Sure, I get there should only be ONE #1 Priority. And yet…

… from the Ask An Expert forum at the Mentor’s Guild

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Question: How to prioritize when everything is Top Priority?

“After a long corporate career, I have moved to a smaller organization in my industry. I work on several simultaneous projects and report to the CEO. I have fewer staff and more responsibilities, which I was expecting. However, I am quite surprised by a culture where everything seems to be Top Priority…all the time. What’s the best way for me to bring this up? I want to understand if this is a passing phase or the organization’s culture.”

My Answer:

Your situation is not atypical for those moving from larger to smaller organizations. Therefore, let me take a slightly different approach than my colleagues have and encourage you to look at what improvements YOU can make in how you juggle priorities.

Some suggestions for becoming a much better juggler:

• Accept that any frustration or productivity loss you’re experiencing when shifting between priorities is self-imposed.

• Refuse to grouse about how inconvenient and disruptive the sudden shifts are — your job doesn’t allow for the luxury of self-pity. Oh well. When priorities are plentiful, know that the effective utilization of your time is what’s really #1. Your time is a scarce resource; use it more wisely and powerfully. (Instead of taking 60 minutes for a meeting; finish in 45; instead of asking 5-7 questions to get what you need, ask 2 or 3; instead of focusing on activities, focus on desired outcomes; etc.)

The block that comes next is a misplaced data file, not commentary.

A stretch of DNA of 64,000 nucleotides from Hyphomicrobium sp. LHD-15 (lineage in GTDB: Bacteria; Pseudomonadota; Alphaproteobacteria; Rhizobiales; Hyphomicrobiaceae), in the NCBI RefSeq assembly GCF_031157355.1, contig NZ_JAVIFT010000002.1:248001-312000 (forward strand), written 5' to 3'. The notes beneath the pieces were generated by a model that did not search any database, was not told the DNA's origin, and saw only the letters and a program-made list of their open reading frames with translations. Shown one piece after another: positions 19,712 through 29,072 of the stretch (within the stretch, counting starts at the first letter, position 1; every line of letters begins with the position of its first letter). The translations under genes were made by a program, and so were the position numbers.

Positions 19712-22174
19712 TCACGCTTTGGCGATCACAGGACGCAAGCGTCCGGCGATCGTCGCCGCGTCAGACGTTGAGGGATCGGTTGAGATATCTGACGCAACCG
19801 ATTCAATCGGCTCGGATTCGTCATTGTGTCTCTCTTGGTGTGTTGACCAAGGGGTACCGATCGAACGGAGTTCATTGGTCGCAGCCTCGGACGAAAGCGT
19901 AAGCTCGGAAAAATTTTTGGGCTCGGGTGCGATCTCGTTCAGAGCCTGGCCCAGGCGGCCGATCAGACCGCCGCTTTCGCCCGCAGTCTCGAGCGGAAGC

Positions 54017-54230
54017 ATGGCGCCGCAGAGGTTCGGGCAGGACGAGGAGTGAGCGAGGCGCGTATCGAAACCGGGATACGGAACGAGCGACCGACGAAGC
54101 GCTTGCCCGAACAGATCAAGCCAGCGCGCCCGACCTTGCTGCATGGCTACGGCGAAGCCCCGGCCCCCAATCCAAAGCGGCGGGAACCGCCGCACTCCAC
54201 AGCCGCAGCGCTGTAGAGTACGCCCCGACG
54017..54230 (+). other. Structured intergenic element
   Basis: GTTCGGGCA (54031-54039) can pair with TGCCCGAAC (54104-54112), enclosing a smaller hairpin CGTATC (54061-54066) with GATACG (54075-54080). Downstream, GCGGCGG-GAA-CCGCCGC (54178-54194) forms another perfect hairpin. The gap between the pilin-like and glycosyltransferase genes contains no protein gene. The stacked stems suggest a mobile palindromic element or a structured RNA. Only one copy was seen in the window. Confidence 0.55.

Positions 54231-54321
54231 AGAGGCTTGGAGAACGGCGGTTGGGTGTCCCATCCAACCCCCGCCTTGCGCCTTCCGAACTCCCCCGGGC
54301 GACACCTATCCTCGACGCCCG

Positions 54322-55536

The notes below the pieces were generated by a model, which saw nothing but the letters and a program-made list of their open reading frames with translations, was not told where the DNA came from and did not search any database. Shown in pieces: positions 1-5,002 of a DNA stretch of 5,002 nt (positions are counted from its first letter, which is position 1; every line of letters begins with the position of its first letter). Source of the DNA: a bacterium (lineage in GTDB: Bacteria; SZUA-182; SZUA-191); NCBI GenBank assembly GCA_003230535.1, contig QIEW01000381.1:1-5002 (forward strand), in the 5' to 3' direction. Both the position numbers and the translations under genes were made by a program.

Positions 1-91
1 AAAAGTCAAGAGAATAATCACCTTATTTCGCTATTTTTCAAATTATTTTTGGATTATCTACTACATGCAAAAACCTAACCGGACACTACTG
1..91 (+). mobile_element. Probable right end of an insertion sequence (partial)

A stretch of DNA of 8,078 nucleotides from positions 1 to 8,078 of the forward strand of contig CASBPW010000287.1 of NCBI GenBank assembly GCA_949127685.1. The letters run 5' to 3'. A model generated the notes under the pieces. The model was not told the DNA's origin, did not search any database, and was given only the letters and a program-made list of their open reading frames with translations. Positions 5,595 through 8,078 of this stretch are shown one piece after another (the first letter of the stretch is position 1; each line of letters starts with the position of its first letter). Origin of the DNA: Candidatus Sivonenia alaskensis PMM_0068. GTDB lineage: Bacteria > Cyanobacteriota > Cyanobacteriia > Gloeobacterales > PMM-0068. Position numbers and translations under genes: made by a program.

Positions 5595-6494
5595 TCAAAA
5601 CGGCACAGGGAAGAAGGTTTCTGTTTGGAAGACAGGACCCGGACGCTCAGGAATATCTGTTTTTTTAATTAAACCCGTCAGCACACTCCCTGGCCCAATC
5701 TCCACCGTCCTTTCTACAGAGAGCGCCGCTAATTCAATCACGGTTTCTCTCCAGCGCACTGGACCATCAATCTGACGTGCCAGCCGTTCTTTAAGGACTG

• Envision your job less linearly — more like a program manager responsible for multiple projects (all at once) rather than a project manger responsible for only one (at a time).

• Get significantly better at shifting more seamlessly between priorities by studying what those who do it better than you are doing that you are not. Study, too, what they are not doing that you are. Then take those best practices and make them your own.

• Shift from a priority-based focus to a time-based focus, meaning, start with a time interval (say 15 minutes), determine what you can do to move this priority meaningfully forward within that time frame, and do that. Then repeat the process for the next time interval/priority, etc. Challenge yourself to achieve increasingly meaningful outcomes in decreasing amounts of time.

Is it easy? No. Is it important? Absolutely. Be proud that you get to report directly to the CEO, that your job is to keep things moving for him/her and the company, and that this quicker tempo is something you’re working to master.

1 Source: My post in the Mentor’s Guild Ask an Expert forum.

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